Please create an account to participate in the Slashdot moderation system


Forgot your password?
DEAL: For $25 - Add A Second Phone Number To Your Smartphone for life! Use promo code SLASHDOT25. Also, Slashdot's Facebook page has a chat bot now. Message it for stories and more. Check out the new SourceForge HTML5 internet speed test! ×

Comment Re:Cheating on my first love - Firefox (Score 1) 383

GIMP is C/C++ code loaded in a compiled state. The majority of Firefox's functionality is in the form of JavaScript that has to be compiled at some point.

GIMP is compiled and then run, Firefox is run (and of course the core is compiled) but then it has to unzip a bunch of files and read a bunch of XML, JavaScript and other resource files, turn them into something usable in memory and then do its thing.

FireFox is FAR more flexible than GIMP, but that comes at a cost of speed.

You can actually speed FireFox up with a custom build (an option to configure for FF actually) or by uncompressing all the chrome for firefox before hand. In theory it shouldn't matter as FF caches it, but it does make a difference.

The main thing is that they aren't shooting for the same targets. Chrome is trying to be as fast as possible so Google's webapps run fast and feel more like native apps. FireFox on the other hand is trying to be far more flexible.

Comment Re:Cheating on my first love - Firefox (Score 4, Interesting) 383

What is with people whining about AdBlock all the time? OH NOES TEH ADZ@!1!One. Is it really that big a deal? Thanks to my Slashdot obsession and excellent karma, I have the option to disable ads on Slashdot natively, but I don't even use the option. Why do people care so much about little images trying to sell things?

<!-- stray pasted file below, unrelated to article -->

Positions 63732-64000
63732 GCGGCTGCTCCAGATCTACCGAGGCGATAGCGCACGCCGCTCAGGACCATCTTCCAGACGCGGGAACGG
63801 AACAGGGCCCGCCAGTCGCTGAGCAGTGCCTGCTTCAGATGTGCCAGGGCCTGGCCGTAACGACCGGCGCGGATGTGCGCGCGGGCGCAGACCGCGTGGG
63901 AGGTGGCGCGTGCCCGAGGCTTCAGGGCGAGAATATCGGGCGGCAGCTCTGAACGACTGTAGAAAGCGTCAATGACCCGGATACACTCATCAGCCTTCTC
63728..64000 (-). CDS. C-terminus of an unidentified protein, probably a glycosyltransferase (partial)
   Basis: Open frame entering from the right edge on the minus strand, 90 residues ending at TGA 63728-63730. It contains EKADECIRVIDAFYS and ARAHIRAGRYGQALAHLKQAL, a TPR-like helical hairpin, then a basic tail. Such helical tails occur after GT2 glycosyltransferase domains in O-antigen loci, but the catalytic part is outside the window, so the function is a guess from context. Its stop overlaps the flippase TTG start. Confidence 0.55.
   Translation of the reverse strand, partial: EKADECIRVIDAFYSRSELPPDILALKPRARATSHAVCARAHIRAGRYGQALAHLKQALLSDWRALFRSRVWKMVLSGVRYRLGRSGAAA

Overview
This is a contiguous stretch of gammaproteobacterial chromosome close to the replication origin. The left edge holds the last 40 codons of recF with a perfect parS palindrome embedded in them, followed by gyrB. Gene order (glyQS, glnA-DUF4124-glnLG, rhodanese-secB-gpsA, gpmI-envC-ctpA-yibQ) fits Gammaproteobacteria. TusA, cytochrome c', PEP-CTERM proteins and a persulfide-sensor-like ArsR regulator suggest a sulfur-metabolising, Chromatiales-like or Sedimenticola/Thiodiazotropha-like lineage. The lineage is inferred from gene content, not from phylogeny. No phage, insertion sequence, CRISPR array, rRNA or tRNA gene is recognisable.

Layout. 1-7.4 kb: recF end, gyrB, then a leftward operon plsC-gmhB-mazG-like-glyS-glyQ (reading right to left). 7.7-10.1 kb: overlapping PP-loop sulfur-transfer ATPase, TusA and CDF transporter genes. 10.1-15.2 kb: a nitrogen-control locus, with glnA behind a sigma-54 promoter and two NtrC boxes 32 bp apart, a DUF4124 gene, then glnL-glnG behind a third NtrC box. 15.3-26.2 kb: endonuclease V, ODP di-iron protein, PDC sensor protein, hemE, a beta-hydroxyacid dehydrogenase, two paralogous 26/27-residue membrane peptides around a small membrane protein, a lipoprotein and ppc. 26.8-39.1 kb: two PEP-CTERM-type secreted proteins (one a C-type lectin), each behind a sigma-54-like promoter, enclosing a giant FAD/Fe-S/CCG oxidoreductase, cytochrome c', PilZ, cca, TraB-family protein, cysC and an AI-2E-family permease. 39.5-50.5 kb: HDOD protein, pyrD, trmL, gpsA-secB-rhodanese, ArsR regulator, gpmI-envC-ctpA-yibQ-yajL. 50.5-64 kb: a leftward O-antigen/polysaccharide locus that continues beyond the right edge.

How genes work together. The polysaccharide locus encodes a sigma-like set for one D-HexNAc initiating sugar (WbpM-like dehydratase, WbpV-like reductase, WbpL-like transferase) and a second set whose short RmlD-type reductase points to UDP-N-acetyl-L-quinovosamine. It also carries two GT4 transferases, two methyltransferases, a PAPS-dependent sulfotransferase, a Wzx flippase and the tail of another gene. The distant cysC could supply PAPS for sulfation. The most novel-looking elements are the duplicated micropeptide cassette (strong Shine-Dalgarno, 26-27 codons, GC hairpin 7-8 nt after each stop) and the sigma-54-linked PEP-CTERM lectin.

Underground Lab To Probe Ratio of Matter To Antimatter 82

Wired reports on the Enriched Xenon Observatory 200, a particle detector scientists hope will answer the question of why there is significantly more matter than antimatter in the universe. Quoting: "The new detector will try to fill in the picture, determining basic features of [neutrinos], like their mass and whether or not they, unlike almost all other particles, are their own antiparticles. That quirk is why some scientists believe neutrinos could be the mechanism for the creation of our matter-filled universe. Almost all other particles have an antiparticle twin that, if it comes into contact with the particle, immediately annihilates it. But if neutrinos are their own antiparticles they could conceivably be knocked onto matter's 'team,' thereby causing the cascading win for matter over antimatter that we know occurred. As the Indian theoretical physicist G. Rajasekaran put it in a speech [PDF] earlier this year, neutrinos that are their own antiparticles would explain 'how, after [the] annihilation of most of the particles with antiparticles, a finite but small residue of particles was left to make up the present Universe.'"
Data Storage

Ext4 Advances As Interim Step To Btrfs 510's Kernel Log has a look at the ext4 filesystem as Linus Torvalds has integrated a large collection of patches for it into the kernel main branch. "This signals that with the next kernel version 2.6.28, the successor to ext3 will finally leave behind its 'hot' development phase." The article notes that ext4 developer Theodore Ts'o (tytso) is in favor of ultimately moving Linux to a modern, "next-generation" file system. His preferred choice is btrfs, and Heise notes an email Ts'o sent to the Linux Kernel Mailing List a week back positioning ext4 as a bridge to btrfs.

First Secure Quantum Crypto Network Up and Running 102

John Lam was one of many readers to send in news that on Thursday, "at a conference in Vienna, Austria, as reported by the BBC, a European Community science working group built a quantum backbone using 200-km of standard commercial optical fiber running among seven sites and successfully demonstrated the first secure quantum cryptographic key distribution network. In addition, each of the seven links used a different kind of quantum encryption, demonstrating interoperability between the technologies. To paraphrase, the project focused on the trusted repeater paradigm and developed an architecture allowing seamless integration of heterogeneous quantum-key distribution-link devices in a unified framework. Network node-modules managing all classical communication tasks provide the underlying quantum devices with authentic classical channels. The node-module architecture uses a layered model to provision network-wide, end-to-end, provably secure key distribution."